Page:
Inside a TV Licence Detector Van
Some of you may be a little too old to remember the old TV licence detector vans that used to drift around the country, up and down the streets, causing all the licence dodgers to lock their front doors and close the curtains! But what were these vans really all about and what actually went on inside a TV licence detector van?
Well, let me enlighten you. Back in the day I used to work for the GPO, the old Post Office to the younger readers on here. We had a big four storey building of which three floors were ours and the top floor was used by the TV Licence Agency.
It was from here they would regularly send out these much feared vans with the big aerials sticking out the top to go about their ‘detecting’ business. They would return at the end of the day with the drivers heading back upstairs to, I guess, report the day’s events.
I was fascinated by these vans and when they approached the GPO to ask if we could spare some drivers to help them out I jumped at the opportunity. Not so much for the extra wage but more because I really wanted to know how they operated. The reality soon turned out to be a little different to the hi-tech setup I had imagined.
On my first trip out I was given details of the area I would be covering that day along with a map. I would be driving with a ‘highly trained technician’ monitoring the equipment in the back.
My instructions were pretty straightforward: Park at the junction for twenty minutes or so where everyone could see us and then drive slowly down the street pausing every so often.
This was repeated for all the streets until the whole nominated area had been covered at which point we would return to base.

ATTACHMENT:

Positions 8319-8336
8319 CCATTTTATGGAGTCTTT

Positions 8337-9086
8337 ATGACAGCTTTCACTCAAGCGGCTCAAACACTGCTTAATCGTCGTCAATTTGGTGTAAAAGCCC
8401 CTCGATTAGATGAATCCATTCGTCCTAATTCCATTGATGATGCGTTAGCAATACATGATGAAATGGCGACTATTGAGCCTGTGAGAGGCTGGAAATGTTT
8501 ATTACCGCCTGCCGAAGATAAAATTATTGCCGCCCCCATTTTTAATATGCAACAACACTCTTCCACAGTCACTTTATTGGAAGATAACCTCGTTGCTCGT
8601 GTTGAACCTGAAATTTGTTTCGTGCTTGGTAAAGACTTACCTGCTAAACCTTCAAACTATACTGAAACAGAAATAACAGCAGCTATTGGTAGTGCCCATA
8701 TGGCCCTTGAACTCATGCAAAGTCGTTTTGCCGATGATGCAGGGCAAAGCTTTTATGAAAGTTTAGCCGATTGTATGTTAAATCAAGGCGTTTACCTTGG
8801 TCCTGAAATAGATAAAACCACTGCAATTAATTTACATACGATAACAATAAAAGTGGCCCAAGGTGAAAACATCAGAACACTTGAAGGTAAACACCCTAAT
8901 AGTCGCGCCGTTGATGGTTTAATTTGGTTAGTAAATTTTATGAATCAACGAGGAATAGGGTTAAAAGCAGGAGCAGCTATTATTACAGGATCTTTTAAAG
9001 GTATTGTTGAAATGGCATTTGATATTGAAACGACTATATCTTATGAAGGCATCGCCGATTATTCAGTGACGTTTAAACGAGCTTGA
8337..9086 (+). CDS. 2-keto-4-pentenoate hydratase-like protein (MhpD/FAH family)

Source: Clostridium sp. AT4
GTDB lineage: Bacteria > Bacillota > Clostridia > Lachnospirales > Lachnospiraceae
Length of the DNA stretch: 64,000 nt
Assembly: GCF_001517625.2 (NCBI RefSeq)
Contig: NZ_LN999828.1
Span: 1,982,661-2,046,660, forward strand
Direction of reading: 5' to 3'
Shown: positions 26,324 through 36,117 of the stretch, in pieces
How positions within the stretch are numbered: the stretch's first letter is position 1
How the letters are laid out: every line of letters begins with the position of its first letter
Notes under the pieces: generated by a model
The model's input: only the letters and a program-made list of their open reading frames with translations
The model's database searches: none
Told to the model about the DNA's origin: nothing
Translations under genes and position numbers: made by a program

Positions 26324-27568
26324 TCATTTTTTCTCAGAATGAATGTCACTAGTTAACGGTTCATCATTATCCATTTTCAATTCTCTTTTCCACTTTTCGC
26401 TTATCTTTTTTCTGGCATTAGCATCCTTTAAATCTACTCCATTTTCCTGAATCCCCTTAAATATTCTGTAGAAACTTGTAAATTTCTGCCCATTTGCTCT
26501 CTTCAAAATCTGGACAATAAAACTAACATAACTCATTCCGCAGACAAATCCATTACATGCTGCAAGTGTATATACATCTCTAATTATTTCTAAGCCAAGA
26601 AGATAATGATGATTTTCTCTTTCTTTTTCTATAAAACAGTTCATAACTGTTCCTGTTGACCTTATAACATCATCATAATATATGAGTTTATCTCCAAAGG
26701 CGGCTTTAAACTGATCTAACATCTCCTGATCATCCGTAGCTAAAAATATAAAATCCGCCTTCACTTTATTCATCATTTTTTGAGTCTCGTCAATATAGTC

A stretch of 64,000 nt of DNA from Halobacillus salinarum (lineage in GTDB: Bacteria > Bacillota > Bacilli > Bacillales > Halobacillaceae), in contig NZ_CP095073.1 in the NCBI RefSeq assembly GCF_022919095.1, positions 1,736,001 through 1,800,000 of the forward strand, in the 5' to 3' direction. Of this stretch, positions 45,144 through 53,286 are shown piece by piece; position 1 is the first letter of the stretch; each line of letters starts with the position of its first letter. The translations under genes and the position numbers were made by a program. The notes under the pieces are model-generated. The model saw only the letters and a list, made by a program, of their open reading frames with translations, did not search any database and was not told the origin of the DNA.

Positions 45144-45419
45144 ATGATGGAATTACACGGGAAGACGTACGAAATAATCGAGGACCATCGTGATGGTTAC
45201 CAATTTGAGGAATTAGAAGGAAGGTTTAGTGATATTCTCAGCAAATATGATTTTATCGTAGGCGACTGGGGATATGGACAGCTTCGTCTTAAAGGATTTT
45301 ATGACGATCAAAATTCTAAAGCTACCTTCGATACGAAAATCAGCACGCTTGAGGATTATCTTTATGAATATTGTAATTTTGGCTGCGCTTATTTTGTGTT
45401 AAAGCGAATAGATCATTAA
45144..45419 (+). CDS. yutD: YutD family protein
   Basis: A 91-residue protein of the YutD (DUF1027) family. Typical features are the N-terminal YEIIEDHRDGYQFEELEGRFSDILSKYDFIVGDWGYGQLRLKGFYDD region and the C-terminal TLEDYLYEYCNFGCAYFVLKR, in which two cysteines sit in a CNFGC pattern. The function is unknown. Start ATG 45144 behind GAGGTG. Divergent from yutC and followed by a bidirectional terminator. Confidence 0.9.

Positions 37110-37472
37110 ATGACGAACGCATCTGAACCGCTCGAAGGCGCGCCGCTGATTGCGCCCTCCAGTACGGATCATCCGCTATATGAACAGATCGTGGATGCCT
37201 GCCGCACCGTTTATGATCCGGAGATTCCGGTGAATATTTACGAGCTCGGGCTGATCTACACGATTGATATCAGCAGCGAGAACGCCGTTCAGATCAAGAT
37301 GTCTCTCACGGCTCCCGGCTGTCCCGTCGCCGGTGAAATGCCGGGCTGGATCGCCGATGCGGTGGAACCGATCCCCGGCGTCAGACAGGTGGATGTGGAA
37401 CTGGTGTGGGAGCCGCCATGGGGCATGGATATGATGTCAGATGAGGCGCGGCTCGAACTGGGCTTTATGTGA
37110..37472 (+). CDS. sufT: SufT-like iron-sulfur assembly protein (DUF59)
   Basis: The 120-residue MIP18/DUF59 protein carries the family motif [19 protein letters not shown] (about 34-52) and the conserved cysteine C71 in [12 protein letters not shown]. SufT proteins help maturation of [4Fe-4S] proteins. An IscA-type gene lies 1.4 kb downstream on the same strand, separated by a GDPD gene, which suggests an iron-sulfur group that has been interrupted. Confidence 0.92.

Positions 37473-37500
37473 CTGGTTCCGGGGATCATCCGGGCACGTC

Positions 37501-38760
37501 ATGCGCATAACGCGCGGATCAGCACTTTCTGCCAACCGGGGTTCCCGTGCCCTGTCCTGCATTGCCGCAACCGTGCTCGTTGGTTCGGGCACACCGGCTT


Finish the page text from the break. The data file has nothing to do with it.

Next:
The vans had quite a long aerial sticking out the top which then came into the back of the van and connected to the equipment inside. The equipment itself looked quite impressive. In fact it looked like something out of Dr Who! A mean looking machine with flashing lights, dials and various cables connecting to God knew where.
I was patient until around 11.00 but then just had to ask the chap in the back “So come on then tell me, how do you know who’s got a licence and who hasn’t?”
His answer was not one I was expecting “we can’t!”. He then went on to explain.
The contraption in the back could only pick up TV signals from the approximate area but not pinpoint which house or even, at times, which street they were in.
The idea was that the mere sight of the TV detector van would be enough to get the guilty parties worried. Worried to the point where they would end up buying a TV licence. It was genius.
When we got back to the office the driver took me upstairs. “Take a look at this” he said handed me a report “it shows the number of people purchasing TV licenses in the area a week after we had been there”.
And it worked. The report showed a substantial increase in licences purchased in various areas immediately after a detector van had been surveying the area. I couldn’t believe it. To me it was a con however having signed a disclaimer prior to taking on the job meant I couldn’t say a word about this to anyone.
These days it works differently as there is computer data showing exactly who has purchased a TV licence. This combined with the logic that pretty much every household has a TV leaves a pretty accurate database of who doesn’t have a TV licence.
These houses are then focussed on with constant letters and even visits. Having said that you are under no obligation to let a TV licence officer into your home. A double however though is that it is also the law to have a TV licence if you have a telly so stay law abiding.
I would be very surprised if the whole licence scenario isn’t done away with in the not too distant future although it may well be replaced with another money making scheme by the BBC!